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The Justice Department Dec. 13 urged the U.S. Supreme Court not to review an appeal from former New York State Assembly Speaker Sheldon Silver (D), who wants the justices to weigh in on his vacated corruption case before he can be retried next year.
Silver’s 2015 conviction on money laundering and other charges were thrown out by a federal appeals court and sent back to a district court where prosecutors plan to try him again.
Silver sought high court intervention before that could happen based on its ruling in another case that has raised questions in certain areas over what constitutes political corruption.
Silver argued that there is a conflict in the lower courts over whether the government is required to trace funds withdrawn from a commingled bank account containing criminal and non-criminal funds in order to prove someone guilty of money laundering.
The minority of circuits courts say the government has to trace the origin of funds withdrawn from a commingled account when amount of non-criminal funds in the account could have covered the transfer.
His case, if granted, could give the court an opportunity to further define federal anticorruption laws in the U.S., which many critics say are too vague.
Silver doesn’t provide any unique reasons for the court to intervene in his case before a final judgment is issued, the Justice Department said in its response filed with the Supreme Court Dec. 13.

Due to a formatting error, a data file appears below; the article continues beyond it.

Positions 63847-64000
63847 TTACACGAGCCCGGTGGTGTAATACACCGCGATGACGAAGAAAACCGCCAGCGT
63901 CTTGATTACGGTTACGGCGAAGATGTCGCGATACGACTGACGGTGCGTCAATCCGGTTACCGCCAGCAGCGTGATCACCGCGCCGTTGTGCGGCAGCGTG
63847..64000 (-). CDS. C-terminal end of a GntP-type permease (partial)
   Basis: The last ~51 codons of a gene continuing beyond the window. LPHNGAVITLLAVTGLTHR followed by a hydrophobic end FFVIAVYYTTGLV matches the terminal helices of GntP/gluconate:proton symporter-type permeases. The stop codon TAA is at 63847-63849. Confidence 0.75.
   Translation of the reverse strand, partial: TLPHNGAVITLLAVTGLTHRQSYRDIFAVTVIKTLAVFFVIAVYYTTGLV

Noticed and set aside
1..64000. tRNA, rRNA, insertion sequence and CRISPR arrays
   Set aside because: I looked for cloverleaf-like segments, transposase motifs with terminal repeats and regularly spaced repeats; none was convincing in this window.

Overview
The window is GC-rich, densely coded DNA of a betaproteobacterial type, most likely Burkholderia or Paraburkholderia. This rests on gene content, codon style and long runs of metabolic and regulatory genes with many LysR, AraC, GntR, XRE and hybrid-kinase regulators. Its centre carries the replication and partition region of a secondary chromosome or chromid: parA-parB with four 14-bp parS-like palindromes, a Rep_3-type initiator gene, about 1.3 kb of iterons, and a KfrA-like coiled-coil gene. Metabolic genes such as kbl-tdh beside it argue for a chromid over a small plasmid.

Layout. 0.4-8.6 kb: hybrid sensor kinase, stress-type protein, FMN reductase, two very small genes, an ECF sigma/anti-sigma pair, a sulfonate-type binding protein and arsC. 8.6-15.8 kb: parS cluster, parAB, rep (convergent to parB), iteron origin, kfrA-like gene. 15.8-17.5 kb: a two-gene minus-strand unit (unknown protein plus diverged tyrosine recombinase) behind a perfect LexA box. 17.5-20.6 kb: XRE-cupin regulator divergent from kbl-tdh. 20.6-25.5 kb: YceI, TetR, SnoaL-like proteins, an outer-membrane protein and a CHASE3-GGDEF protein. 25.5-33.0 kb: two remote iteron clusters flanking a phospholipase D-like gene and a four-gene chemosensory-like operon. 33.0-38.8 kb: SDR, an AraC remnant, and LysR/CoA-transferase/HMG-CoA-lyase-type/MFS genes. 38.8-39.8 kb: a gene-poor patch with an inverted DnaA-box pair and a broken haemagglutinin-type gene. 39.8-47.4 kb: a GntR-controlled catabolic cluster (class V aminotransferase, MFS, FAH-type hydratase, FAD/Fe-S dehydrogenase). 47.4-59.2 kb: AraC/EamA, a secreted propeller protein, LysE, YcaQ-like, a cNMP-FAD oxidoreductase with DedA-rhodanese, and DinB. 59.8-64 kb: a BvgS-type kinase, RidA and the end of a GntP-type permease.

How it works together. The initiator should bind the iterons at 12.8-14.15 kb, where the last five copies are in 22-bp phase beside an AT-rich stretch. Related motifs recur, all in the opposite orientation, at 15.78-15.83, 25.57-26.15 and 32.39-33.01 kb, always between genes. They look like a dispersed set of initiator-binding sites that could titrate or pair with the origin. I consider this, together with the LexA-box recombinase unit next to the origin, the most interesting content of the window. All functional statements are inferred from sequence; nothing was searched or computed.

Silver’s interpretation of the statute also comes from a very small minority of circuit courts, the Justice Department said. Two federal appeals courts—the Fifth and Ninth circuits—require the government to trace funds to prove money laundering, while seven other circuits say otherwise, the response brief said.
Steven F. Molo, a lawyer with MoloLamken LP who represents Silver, told Bloomberg BNA in an email that the issue his client presents “is ripe for review.”
“This is an important question impacting many cases and we hope the Court will agree that the time to resolve it is now,” Molo said.
Justice Department declined to comment.
The U.S. Second Circuit Court of Appeals tossed Silver’s money laundering, honest services fraud, and extortion convictions in light of a new, narrowed definition of “official act” handed down by the Supreme Court in McDonnell v. United States.
That new definition, which requires a formal exercise of governmental power, did not comport with the instruction given to the jury in Silver’s case, the appeals court said.
Silver had originally been convicted after the government said he was linked to two schemes in which he preformed what the government defined as official acts in exchange for client recommendations he could give to law firms that would give him referral fees.
Silver’s retrial in the U.S. District Court for the Southern District of New York is tentatively set for April 16, 2018, depending on the Supreme Court’s response.
The case is Silver v. Untied States, U.S., No. 17-562, response filed 12/13/17 .
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